5th September 2022
Bite-sized business news from the UK and beyond
After 11 candidates, two months of campaigning and 160,000 votes the new Conservative leader and therefore prime minister will be announced at 12.30pm today. Relive the most memorable moments of the contest here.
- G7 agrees price cap on Russian oil
- Disney plans to go prime
G7 agrees price cap on Russian oil
On Friday the G7 announced an agreement to impose a cap on the price of Russian oil imports, despite Russian threats to cut off any country that tries to sabotage its energy business.
How did we get here?
The group of wealthy countries includes the UK, US, Canada, France, Germany, Italy and Japan and have been staunch critics of Russia’s war in Ukraine. It announced its intention to institute a price cap back in June to cut Russia’s oil profits, hurt its war efforts and lower global energy prices—now they are making good on that plan with a formal agreement.
- The projected start date for the price cap is now December 5, the same day that the EU will begin its partial ban on Russian oil imports.
- To enforce the cap, London-based ship insurers (which cover about 95% of the world's oil tankers) would not be permitted to insure any vessels carrying oil sold above the cap price.
Why it matters: Despite the coordinated efforts of Western nations, Russia has still been raking in money to fuel its war machine thanks to its energy exports. A global ceiling on the price of Russian oil could put a stop to this.
What’s next: The G7 said the price the cap will be set at is still TBD, but would be determined by a range of technical inputs and consultations with other countries who might want to join.
- Officials are crossing their fingers that China and India might want to get in on the price-fixing action, as the plan will be significantly less effective if Russia can still sell at full price to those markets.
Yes, but: Analysts have pointed out that there are ways Russia could get around the cap by using tankers insured by non-Western brokers to sell oil to non-G7 buyers.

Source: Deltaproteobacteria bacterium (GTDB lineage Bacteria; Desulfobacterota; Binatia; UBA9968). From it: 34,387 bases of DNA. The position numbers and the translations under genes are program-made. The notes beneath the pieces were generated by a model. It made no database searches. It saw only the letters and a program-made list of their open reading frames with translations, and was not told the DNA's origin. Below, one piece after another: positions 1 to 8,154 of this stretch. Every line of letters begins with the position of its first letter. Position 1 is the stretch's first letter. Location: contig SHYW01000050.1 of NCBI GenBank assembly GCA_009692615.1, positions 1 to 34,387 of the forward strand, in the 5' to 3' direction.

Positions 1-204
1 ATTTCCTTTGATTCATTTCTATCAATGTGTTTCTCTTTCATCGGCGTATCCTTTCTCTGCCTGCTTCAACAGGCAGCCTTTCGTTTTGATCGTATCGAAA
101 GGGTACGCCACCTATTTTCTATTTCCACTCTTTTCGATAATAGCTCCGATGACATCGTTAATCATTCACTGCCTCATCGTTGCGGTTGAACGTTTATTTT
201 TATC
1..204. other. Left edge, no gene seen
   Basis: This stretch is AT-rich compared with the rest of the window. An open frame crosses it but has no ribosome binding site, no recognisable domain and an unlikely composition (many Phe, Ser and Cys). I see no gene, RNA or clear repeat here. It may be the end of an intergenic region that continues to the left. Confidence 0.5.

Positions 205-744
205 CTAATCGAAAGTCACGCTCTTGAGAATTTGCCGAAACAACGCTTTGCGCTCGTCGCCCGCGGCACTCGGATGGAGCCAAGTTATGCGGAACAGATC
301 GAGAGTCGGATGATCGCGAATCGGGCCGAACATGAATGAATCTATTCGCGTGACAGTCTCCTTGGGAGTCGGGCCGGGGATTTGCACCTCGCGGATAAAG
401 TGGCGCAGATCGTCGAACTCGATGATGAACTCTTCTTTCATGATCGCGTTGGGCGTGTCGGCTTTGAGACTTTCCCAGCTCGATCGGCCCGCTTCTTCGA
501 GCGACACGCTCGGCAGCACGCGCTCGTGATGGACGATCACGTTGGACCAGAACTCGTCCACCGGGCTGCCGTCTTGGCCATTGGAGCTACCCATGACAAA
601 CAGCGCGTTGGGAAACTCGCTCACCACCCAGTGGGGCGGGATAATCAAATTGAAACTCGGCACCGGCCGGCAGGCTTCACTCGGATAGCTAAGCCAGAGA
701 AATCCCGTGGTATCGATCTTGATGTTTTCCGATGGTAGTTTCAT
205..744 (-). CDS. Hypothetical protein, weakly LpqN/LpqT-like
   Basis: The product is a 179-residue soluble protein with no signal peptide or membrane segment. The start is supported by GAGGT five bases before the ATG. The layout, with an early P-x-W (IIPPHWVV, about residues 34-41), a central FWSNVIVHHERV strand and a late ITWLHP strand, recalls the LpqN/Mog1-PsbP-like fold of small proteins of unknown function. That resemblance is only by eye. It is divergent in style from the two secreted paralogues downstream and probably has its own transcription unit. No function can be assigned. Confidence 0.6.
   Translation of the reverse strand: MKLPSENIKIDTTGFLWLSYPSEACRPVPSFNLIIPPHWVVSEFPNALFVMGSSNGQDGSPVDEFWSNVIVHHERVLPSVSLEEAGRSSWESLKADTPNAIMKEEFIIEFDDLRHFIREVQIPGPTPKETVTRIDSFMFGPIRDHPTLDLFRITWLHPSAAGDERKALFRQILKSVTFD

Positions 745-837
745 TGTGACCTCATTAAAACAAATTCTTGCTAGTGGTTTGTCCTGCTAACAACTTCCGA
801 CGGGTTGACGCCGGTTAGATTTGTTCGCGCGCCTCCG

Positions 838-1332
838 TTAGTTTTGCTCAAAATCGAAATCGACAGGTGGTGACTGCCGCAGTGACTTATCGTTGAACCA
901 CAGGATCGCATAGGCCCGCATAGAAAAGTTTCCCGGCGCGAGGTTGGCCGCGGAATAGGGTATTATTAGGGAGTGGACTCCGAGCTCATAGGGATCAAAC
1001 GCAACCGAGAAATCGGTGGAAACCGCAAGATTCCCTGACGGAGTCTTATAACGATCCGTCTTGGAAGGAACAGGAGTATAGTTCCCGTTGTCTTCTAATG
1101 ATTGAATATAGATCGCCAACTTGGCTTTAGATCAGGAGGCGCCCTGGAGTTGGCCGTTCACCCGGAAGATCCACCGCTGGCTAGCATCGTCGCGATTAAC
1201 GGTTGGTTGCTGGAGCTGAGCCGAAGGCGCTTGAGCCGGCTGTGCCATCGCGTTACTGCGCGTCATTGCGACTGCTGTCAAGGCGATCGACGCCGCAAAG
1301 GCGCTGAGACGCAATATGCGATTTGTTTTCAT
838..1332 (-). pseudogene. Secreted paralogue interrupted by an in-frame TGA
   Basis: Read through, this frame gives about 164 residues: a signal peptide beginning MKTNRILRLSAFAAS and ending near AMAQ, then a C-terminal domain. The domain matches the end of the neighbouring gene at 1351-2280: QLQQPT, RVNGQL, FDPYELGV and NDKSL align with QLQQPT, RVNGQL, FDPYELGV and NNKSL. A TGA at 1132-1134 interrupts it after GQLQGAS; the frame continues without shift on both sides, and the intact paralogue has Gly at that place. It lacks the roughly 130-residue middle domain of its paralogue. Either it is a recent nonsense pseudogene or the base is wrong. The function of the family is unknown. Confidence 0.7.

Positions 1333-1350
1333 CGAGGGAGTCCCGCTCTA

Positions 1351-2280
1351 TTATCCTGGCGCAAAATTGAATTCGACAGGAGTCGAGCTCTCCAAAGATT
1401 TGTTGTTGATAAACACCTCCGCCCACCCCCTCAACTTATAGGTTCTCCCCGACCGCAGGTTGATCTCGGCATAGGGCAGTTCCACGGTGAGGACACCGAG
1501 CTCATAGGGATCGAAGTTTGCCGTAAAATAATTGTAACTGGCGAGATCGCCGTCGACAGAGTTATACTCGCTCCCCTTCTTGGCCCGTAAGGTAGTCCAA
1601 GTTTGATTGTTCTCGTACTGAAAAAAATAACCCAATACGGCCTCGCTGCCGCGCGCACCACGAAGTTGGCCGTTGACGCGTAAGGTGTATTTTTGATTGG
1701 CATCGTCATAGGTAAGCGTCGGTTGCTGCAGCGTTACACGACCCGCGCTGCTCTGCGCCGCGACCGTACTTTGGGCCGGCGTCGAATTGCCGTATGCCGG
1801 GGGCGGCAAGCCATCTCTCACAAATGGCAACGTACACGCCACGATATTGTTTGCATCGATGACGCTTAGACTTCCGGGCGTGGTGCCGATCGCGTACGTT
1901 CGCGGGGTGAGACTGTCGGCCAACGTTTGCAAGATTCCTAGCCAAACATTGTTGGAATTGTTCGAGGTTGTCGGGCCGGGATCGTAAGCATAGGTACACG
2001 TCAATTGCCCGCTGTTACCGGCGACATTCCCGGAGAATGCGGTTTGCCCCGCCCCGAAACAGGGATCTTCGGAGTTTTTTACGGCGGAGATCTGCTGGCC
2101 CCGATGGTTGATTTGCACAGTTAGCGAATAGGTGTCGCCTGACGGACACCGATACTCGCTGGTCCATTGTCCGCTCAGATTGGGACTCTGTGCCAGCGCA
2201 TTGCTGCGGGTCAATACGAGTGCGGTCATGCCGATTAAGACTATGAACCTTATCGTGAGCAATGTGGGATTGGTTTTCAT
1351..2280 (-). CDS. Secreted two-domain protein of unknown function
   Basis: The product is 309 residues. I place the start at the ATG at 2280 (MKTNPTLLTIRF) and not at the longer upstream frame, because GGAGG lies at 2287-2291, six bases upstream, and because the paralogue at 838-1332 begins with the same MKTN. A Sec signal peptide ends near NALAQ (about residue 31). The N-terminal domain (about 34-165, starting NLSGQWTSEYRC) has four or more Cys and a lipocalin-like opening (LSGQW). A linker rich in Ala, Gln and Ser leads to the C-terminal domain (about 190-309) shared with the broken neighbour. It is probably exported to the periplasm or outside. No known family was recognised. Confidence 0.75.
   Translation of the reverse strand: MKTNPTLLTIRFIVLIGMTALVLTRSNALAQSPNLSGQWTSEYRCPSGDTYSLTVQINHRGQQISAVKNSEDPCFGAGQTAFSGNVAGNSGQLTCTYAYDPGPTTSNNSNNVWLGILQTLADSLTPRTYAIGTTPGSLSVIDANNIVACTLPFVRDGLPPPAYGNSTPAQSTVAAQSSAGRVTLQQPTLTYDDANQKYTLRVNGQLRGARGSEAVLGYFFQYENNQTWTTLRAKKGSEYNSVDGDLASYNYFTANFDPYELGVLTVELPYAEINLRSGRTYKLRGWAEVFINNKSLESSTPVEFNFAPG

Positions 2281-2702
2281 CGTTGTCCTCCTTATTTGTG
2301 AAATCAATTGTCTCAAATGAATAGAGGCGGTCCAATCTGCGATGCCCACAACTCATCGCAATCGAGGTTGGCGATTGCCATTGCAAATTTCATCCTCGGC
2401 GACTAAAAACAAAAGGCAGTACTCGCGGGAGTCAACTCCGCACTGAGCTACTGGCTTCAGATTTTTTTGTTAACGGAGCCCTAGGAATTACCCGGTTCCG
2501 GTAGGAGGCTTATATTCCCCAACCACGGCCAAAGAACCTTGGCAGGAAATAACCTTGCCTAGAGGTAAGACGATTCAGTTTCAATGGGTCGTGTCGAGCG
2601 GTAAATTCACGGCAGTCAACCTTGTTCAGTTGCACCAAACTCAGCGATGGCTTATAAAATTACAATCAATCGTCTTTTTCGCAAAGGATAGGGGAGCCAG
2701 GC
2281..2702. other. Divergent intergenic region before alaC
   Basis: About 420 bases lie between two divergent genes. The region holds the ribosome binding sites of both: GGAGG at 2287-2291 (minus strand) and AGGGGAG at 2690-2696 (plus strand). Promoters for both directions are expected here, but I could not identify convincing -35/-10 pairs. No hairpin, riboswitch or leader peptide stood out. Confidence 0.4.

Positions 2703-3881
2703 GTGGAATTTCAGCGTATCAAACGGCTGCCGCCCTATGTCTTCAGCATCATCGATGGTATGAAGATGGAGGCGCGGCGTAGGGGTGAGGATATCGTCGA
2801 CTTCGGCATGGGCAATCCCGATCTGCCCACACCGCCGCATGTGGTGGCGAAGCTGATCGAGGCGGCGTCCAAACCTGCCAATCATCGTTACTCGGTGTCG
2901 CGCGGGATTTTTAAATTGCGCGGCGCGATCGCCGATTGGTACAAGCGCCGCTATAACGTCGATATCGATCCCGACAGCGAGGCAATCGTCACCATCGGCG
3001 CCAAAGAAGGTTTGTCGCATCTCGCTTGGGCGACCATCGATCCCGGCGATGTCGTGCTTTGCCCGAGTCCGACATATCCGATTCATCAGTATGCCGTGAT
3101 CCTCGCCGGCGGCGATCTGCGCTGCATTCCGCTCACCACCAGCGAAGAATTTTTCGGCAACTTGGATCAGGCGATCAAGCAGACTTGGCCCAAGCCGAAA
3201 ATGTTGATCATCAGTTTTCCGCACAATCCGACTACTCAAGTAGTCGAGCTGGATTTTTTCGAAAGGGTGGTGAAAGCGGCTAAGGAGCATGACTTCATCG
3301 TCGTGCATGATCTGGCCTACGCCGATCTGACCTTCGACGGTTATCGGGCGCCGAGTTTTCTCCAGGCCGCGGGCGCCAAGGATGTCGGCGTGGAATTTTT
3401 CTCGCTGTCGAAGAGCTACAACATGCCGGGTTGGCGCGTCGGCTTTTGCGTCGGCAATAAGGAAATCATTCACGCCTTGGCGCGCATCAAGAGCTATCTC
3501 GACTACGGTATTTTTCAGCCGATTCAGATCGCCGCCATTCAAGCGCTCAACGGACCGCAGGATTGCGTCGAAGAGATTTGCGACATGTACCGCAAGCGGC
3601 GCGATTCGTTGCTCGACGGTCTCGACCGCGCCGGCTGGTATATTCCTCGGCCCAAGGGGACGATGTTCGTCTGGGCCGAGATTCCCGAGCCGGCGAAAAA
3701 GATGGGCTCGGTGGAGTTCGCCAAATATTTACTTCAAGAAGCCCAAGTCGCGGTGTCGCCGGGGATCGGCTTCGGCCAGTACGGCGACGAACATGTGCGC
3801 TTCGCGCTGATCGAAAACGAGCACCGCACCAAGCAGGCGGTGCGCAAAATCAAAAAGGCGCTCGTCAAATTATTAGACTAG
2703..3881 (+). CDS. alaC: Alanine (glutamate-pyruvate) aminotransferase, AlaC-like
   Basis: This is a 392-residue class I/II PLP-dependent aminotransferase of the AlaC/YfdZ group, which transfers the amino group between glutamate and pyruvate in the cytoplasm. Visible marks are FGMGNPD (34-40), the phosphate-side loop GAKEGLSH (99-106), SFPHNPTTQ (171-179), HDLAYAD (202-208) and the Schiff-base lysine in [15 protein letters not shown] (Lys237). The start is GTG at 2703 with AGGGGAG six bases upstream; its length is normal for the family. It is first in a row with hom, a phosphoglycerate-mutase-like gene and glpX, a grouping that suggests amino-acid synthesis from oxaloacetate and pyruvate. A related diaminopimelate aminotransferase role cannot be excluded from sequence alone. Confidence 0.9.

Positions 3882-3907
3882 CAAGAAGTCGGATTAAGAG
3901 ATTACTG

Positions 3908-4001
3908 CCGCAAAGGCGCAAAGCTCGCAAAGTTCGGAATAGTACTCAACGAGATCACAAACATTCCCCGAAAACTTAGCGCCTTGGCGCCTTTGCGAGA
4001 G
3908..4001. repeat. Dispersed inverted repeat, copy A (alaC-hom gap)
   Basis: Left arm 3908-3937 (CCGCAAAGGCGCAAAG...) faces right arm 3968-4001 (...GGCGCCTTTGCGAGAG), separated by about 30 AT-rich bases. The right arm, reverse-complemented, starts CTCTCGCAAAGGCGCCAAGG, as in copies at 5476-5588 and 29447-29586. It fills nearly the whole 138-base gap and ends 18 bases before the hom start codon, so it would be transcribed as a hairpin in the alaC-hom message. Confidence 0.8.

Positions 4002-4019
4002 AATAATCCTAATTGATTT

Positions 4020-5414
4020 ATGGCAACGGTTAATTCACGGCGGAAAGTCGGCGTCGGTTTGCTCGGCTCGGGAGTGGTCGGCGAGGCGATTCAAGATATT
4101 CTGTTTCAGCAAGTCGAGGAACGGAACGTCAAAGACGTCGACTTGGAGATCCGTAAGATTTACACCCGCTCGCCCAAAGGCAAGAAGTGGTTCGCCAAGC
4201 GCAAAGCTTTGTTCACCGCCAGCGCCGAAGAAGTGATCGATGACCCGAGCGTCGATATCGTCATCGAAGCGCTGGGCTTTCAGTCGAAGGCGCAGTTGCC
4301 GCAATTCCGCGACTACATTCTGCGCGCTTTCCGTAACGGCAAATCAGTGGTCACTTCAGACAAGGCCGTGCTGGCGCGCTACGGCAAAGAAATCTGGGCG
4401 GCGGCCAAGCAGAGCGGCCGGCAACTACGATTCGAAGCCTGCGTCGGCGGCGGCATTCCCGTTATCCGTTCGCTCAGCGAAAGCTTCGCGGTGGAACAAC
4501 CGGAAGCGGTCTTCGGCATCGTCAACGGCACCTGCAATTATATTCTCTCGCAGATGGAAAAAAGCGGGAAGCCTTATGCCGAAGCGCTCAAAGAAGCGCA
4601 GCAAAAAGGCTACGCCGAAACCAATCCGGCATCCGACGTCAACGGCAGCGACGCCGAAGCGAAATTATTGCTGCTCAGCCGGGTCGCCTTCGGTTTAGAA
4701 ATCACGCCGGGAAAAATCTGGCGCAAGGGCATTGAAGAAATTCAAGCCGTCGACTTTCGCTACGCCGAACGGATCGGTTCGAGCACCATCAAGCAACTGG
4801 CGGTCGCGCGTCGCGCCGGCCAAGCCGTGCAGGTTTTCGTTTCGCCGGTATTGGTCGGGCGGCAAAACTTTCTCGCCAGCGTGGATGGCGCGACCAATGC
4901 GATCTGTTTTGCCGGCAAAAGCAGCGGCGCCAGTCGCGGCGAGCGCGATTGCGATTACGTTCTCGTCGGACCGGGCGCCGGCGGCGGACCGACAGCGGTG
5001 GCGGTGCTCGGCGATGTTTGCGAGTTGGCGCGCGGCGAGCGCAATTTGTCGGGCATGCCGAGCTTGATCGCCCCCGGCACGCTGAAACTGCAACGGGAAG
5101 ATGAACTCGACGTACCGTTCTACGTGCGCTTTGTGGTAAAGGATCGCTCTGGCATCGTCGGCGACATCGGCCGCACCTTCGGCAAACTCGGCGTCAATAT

Russia has also said it won’t sell oil to any country that observes the price cap anyway—whether or not it can make good on this threat will likely depend on how many countries agree to join in.
Meanwhile, state-owned energy giant Gazprom announced the Nord Stream 1 gas pipeline—a key supplier of natural gas for Europe—would not re-open on Saturday- as expected due to (they claim) maintenance problems.
Other stories to keep you in the loop
Disney plans to go prime
According to The Wall Street Journal Disney is in the early stages of developing a product that would tie together its streaming services, theme parks, resorts and merchandise in one package similar to Amazon Prime.
The bundle would also include discounts and exclusive perks, potentially offering subscribers everything from limited-edition lightsabres to discounts for Disney Broadway shows.
Why it’s happening: A Disney membership could boost revenue by luring its most loyal customers into spending even more while also giving the company access to a trove of valuable user data.
CEO Bob Chapek has been adamant about cross-selling to customers and has championed the company as a “unique synergy machine” that has many different avenues to reach people.
The move is part of Disney’s broader strategy to focus on maximizing the value of its biggest fans rather than appealing to a broader, but less lucrative, customer base.
The approach is already yielding results in Disney’s parks which are making more money than ever (despite having fewer guests) after the company increased the price of nearly everything.
Big picture: Disney already has a wide array revenue streams from residential communities to startup accelerators but knows it has to be much more than just an entertainment company to satisfy shareholders.
Stat of the day
The UK slipped behind India to become the world’s sixth biggest economy
Interesting links from around the web